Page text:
A Guide to Writing an Unforgettable Elevator Speech
By definition, an elevator pitch is a quick persuasive speech that is used to create interest in a project, a concept, or people. It distills your ideas into the simplest, clearest points of value, what makes you different, and instills enough curiosity to make the prospect want to hear more. Theoretically, it should be no longer than the time it takes to ride an elevator to the top floor in a building. (e.g. between 30 seconds to 2 minutes.)
… luck happens when opportunity meets with preparedness …
As is often the case, most opportunities to meet with influential people happen spontaneously and unpredictably: the rising screenwriter who collides with a Hollywood producer while waiting in line for a taxi, or the hopeful new employee who finds himself in the elevator with the company CEO. The adage luck happens when opportunity meets with preparedness is very true.
There are many different types of pitches, which serve different purposes. While elevator pitches are meant to instill enough intrigue to get the prospect to ask you to tell them more, they do not have the persuasive horsepower of a full-fledged sales or investor pitch. Because these purposes are different, they require different lengths of time and stages of delivery.
Pitching is a skill, and just like all skills, there are ways to perfect it. Once you understand the principles of a pitch structure, your elevator pitch, sales pitch, boardroom presentation, or investor pitch will improve dramatically.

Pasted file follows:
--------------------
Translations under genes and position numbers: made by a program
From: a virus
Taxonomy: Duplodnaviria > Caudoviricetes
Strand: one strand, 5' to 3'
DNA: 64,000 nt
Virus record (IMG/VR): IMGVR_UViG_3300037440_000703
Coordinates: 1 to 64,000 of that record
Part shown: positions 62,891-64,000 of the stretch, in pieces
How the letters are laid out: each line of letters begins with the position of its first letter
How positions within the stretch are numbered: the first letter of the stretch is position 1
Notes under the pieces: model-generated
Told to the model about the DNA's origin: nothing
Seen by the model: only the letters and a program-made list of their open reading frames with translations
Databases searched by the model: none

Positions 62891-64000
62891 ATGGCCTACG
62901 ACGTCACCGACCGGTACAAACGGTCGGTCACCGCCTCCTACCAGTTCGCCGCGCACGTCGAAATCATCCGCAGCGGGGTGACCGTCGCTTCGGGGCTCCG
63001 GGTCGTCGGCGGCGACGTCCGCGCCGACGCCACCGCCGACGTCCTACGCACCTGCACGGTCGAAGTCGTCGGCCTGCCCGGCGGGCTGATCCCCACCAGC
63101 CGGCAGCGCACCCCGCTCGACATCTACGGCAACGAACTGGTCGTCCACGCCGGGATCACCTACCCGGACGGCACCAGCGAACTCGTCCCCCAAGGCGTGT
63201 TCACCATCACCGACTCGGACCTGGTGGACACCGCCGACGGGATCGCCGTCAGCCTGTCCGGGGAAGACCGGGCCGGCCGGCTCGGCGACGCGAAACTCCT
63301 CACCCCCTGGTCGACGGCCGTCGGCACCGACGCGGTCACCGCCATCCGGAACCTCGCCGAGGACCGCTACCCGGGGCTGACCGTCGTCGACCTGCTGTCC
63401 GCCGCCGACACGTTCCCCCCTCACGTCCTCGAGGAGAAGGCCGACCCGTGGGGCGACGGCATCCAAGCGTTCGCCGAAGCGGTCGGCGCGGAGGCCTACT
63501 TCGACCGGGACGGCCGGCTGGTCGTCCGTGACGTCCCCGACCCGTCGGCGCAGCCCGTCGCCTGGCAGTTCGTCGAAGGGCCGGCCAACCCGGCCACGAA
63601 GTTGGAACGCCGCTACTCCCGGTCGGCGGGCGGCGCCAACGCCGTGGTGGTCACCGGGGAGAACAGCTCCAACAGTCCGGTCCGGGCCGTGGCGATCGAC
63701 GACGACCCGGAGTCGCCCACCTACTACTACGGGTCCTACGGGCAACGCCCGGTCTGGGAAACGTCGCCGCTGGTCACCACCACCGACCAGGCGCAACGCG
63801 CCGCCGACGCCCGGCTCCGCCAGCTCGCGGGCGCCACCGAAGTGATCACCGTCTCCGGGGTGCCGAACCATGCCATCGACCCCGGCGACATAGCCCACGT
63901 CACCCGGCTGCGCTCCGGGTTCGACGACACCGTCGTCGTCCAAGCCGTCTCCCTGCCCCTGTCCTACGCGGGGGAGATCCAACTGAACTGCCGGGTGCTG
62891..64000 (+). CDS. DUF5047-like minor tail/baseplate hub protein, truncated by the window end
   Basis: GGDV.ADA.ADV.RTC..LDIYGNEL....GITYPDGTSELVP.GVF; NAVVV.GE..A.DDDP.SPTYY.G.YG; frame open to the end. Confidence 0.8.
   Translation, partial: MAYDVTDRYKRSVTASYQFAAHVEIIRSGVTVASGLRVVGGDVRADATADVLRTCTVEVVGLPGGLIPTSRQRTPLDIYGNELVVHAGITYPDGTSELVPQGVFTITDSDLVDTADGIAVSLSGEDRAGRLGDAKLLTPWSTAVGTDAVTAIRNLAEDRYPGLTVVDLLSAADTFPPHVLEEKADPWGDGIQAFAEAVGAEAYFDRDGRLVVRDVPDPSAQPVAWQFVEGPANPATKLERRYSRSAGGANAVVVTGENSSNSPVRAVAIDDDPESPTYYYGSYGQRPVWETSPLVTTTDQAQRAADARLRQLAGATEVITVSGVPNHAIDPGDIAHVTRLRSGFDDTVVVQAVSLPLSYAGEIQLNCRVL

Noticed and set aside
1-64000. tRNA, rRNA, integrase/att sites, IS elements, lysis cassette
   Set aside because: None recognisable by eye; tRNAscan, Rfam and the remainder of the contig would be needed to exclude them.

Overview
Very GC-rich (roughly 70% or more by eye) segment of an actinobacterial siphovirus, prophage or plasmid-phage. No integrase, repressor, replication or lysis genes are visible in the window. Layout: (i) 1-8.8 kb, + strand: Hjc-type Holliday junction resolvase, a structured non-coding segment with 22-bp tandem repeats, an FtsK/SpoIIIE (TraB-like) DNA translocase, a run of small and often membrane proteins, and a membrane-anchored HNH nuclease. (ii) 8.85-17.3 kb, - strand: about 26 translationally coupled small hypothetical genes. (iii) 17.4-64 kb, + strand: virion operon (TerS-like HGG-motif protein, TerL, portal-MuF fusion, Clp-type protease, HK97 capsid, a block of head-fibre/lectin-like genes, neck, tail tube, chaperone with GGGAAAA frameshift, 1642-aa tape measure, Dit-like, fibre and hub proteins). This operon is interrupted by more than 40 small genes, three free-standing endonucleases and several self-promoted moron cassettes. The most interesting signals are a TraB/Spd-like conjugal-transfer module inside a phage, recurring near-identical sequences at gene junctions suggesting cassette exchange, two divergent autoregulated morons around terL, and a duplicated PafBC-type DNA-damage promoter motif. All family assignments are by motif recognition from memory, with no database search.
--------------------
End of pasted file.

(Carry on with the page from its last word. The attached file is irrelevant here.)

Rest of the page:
I recently partnered with the NABI business accelerator’s Managing Director, Dar Schwanbeck, to run one of their clients through a crash course for a pitch on the nationally televised show Dragon’s Den (the American equivalent is Shark Tank.) In fact, this was the 4th client that I have worked with to make an investment pitch in the den, and I have compiled the following takeaways on the structure and psychology of enticing the Dragons to invest. (Not pitching an investor anytime soon? Not to worry! These techniques will also help you get what you want from bosses, spouses, customers, and small children.)
Elevator Pitch Basics
Let’s start with two elevator speech templates, an all-purpose generic template, and a sales pitch template. For these examples, we will use the fictional company Hydrolyzier, a manufacturer of commercial-grade water purification systems.
Generic Elevator Pitch Example
The following is a standard pitch format that can be applied to almost any situation.
My name is <<NAME>>, the CEO of <<COMPANY>>. Our company manufactures <<PRODUCT>> for <<TARGET CUSTOMER>> that allows them to <<YOUR VALUE PROPOSITION>>.
Unlike <<OUR COMPETITION>>, we <<PRIMARY COMPETITIVE POINTS OF DIFFERENCE>>.
<<CALL to ACTION>>
Using this format, here is a Hydrolyzier elevator pitch example:
Hi, my name is Bob Smith, and I am the CEO of Hydrolyzier Water Company. We manufacture the Hydrolyzier MaxLite, a commercial-grade water purification system that uses a tri-plane osmotic process that dramatically reduces the content of impurities in drinking water. Unlike competing systems, our patented osmotic process uses one-third of the power of a traditional water purifier while reducing the installation space to half. Our modular construction takes less than 36 hours to install, and best of all its price is less than 60% of similar systems. If you go to our YouTube channel, you can watch a video showing the Hydrolyzier in operation in a remote village in Ghana, West Africa
A Sales Pitch Example
If you are pitching in a sales situation, here is a format you could use:
Have you ever <<THE SITUATION THAT THE PROSPECT FACES>>?
<<COMPANY NAME>> manufactures <<PRODUCT LINE>> for <<TARGET MARKET>> so that you can <<PRIMARY VALUE PROPOSITION / BENEFIT>>.